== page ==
sorting Blazor, Photino, Uno and Avalonia
This is my first bit of prose officially recognizing that something has happened in the .NET desktop GUI space after the fall of the .NET Framework. There is life after WPF and here is one awakening to a new, cross-platform world.
The Avalonia space is about taking the W out of WPF. It is a direct replacement of WPF —without recognizing the existence of the Universal Windows Platform. To choose Avalonia is to embrace a XAML-based client for an existing back-end on a classic desktop. My dabbling with Avalonia shows me it is preserving the classic MVVM pattern—and it supports F♯!
The JetBrains folks actually like Avalonia:
Once the novelty of releasing >100 MB applications with Electron.NET wears off, Photino (https://www.tryphotino.io) is the fundamental particle we need to have a slimmed-down sub-feature-set of Electron. The fact that there is a Photino.Blazor project strongly suggests that there can be a Bolero flavor of Photino.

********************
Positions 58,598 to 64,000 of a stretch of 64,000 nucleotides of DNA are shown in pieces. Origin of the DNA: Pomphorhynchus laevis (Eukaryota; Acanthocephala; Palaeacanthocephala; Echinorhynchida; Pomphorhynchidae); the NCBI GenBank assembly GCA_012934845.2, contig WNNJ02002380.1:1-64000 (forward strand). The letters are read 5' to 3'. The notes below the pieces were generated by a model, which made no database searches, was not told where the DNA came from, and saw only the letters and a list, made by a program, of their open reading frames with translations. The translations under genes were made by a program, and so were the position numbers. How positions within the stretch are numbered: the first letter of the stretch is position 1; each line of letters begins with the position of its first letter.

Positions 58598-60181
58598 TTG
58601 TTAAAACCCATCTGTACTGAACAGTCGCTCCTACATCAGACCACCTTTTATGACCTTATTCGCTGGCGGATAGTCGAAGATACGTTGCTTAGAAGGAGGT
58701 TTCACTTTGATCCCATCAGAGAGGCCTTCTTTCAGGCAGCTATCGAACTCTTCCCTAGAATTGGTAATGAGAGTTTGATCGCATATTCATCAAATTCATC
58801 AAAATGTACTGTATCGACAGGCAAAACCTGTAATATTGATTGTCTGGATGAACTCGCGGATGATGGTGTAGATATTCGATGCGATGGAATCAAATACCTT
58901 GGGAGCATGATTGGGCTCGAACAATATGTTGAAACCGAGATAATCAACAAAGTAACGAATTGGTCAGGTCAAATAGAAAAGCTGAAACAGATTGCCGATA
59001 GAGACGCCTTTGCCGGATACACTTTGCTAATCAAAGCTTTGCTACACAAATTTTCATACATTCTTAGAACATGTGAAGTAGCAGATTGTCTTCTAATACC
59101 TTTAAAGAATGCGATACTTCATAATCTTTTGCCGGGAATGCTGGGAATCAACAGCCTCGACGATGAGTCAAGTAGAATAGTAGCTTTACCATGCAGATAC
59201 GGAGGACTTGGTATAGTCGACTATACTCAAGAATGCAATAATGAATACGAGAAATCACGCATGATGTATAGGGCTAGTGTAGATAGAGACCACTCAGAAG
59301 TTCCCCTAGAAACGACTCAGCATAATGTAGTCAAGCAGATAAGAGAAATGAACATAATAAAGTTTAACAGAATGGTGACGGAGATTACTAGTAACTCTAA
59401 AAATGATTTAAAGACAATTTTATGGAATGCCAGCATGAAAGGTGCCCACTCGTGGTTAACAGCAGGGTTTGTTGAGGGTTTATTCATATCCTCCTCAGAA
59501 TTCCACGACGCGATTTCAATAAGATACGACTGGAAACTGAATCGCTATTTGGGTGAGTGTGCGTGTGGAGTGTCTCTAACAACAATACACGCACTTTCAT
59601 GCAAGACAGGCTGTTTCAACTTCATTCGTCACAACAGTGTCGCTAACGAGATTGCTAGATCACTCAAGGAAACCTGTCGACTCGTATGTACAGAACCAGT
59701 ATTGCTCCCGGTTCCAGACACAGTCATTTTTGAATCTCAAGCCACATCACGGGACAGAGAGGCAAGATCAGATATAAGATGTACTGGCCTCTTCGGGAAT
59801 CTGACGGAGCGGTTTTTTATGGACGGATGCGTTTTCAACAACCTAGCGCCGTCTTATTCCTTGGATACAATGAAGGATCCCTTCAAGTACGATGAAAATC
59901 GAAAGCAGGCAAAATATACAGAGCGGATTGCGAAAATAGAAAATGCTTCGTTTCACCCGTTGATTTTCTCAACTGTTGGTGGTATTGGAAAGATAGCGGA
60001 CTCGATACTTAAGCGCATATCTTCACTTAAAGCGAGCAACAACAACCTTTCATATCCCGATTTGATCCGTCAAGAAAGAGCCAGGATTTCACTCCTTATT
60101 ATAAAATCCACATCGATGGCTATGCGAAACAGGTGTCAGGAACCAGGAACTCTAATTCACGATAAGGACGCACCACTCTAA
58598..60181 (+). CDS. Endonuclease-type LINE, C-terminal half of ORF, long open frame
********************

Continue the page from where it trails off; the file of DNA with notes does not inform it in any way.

Photino is considered by Steve Sanderson the successor of his use of
WebWindow (see “Meet WebWindow, a cross-platform webview library for .NET Core”). This might mean that Loïc “Tarmil” Denuzière will follow up “Desktop applications with Bolero and WebWindow” with an entry for Photino. #to-do
The interesting thing about Blazor Hybrid is its hybrid meshing with .NET MAUI and WPF. This approach can be regarded as Microsoft taking responsibility for the Windows platform (and its mobile concerns inspired by the iPhone and Samsung) which quietly implies the Linux desktop is left unattended.
The .NET Core Podcast interviews everybody
- “Episode 102 - Photino With Otto Dobretsberger”
- “Episode 95 - Avalonia UI with Dan Walmsley”
- “Episode 60 - Uno Platform With Jérôme Laban”